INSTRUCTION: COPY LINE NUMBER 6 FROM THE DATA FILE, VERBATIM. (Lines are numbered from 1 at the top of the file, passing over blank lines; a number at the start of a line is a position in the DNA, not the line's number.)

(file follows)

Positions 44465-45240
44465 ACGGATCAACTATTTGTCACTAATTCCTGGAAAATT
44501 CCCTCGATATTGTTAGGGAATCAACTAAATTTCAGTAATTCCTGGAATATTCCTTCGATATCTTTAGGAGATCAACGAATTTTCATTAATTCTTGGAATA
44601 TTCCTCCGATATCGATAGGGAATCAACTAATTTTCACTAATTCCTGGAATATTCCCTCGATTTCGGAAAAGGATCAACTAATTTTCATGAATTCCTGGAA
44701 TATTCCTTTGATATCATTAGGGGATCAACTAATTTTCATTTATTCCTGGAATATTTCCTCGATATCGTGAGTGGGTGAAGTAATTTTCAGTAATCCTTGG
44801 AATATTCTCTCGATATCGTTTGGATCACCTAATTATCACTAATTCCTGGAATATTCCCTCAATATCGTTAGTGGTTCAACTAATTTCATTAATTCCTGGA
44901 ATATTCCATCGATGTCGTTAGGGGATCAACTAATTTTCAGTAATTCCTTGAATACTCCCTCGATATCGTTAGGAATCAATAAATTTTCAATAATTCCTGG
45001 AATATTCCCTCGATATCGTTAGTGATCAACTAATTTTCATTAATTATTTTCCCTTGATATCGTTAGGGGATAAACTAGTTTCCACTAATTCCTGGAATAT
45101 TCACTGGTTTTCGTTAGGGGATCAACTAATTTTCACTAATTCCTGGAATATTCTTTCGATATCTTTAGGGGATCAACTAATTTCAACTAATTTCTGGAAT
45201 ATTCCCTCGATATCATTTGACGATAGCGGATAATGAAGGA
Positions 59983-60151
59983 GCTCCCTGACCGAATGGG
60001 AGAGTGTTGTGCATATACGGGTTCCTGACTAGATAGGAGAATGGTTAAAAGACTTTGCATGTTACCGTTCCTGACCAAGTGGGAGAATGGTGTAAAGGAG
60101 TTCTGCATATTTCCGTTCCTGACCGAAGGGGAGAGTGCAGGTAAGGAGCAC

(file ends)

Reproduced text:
44801 AATATTCTCTCGATATCGTTTGGATCACCTAATTATCACTAATTCCTGGAATATTCCCTCAATATCGTTAGTGGTTCAACTAATTTCATTAATTCCTGGA